Essay wins a day with a role model

January 03, 1994|By Lan Nguyen | Lan Nguyen,Staff Writer

The October day Chief Warrant Officer Michael Durant was released by his Somalian captors was the day Columbia resident Joanna Bush had her brush with fame.

It came in the form of Cokie Roberts, ABC journalist and National Public Radio broadcaster, with whom Joanna spent an entire day at work.

The 17-year-old Wilde Lake High School junior was one of 22 Baltimore-Washington area students who won an essay contest in which the prize was spending a day with a role model.

The department store Woodward & Lothrop and a Washington, D.C., television station sponsored the contest, offering students a list of national figures as role models to choose from.

Joanna picked Ms. Roberts over White House Press Secretary Dee Dee Myers and David Jenkins, an assistant director at the National Zoo, even though Joanna has an interest in government and animals.

"I see her a lot on TV. My father and I always watch Sunday morning news," she says. "She seemed to be the perfect woman for me to follow." In her winning essay, Joanna wrote that Ms. Roberts' "ability to raise two children, maintain her marriage, and achieve her career goals represented a tremendous achievement. Obviously, she has her priorities in order."

When Joanna arrived at ABC studios in Washington, D.C., for her visit with Ms. Roberts on Oct. 14, makeup artists were preparing the journalist to go on-air. Ms. Roberts gave an analysis of President Clinton's handling of the Somalian conflict.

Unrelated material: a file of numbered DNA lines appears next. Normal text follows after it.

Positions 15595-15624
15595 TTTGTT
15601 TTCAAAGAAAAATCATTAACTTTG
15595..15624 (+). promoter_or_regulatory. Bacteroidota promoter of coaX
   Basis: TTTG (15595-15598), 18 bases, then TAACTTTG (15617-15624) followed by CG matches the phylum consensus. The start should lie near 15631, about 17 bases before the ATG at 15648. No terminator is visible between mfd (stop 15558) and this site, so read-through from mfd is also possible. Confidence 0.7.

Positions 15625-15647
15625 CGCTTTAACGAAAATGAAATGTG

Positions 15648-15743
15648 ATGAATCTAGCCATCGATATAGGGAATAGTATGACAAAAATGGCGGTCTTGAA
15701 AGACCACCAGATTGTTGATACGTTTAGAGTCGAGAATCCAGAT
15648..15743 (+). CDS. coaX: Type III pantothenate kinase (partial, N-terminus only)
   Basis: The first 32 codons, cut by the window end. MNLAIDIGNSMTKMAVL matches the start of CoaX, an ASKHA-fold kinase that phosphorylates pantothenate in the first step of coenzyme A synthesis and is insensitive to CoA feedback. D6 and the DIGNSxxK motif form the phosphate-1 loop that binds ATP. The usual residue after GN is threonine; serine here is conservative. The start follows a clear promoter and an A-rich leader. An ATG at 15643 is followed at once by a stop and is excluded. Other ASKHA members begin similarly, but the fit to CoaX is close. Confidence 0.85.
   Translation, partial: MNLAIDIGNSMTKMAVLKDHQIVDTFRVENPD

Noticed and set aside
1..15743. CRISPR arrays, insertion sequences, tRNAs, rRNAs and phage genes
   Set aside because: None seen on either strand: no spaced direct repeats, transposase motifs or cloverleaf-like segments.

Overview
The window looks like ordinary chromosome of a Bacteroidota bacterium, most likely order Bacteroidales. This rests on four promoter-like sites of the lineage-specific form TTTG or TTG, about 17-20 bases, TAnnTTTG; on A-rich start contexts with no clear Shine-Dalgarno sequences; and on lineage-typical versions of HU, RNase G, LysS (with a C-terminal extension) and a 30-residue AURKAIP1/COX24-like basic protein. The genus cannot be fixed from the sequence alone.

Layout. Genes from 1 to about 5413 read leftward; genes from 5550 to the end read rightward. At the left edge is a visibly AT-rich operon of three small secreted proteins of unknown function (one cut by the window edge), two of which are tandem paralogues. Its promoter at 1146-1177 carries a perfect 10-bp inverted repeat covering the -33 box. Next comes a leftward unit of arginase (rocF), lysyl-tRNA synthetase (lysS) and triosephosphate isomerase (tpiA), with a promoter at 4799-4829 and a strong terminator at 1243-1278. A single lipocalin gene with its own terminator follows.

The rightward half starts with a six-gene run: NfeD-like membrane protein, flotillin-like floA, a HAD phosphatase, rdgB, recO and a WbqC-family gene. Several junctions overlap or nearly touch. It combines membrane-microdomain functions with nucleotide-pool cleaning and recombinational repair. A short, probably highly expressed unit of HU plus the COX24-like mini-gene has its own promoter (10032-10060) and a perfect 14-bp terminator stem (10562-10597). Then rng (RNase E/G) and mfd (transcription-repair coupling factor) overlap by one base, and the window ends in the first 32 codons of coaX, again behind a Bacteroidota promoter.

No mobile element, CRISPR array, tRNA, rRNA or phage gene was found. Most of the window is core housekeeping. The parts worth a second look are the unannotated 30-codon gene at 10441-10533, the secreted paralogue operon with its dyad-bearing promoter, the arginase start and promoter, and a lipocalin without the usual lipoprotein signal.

Joanna got to sit in on a taping of an ABC newscast and took a tour of the studio, including the network's videotape libraries. She says she even got to shake Sam Donaldson's hand.

Ms. Roberts "was down to earth," Joanna says. "When we walked around, she was always looking out for me. She kept turning around and asking how I was. She was a very caring person."

Joanna was surprised at the number of behind-the-scenes people it takes to put on a network news show. She said there are numerous researchers, librarians and others "doing hard work every day."

"I like journalism," says Joanna, who draws editorial cartoons for the Paw Print, her school's newspaper. "I don't know if it would be TV, or newspaper, or magazine."

Joanna said she learned a lot from her one-day visit with Ms. Roberts.

"It was really important to me that she took the time to invite somebody in who's making decisions about the future and to give [them] encouragement," Joanna said. "It really helps us who are going to college and looking at possible careers."

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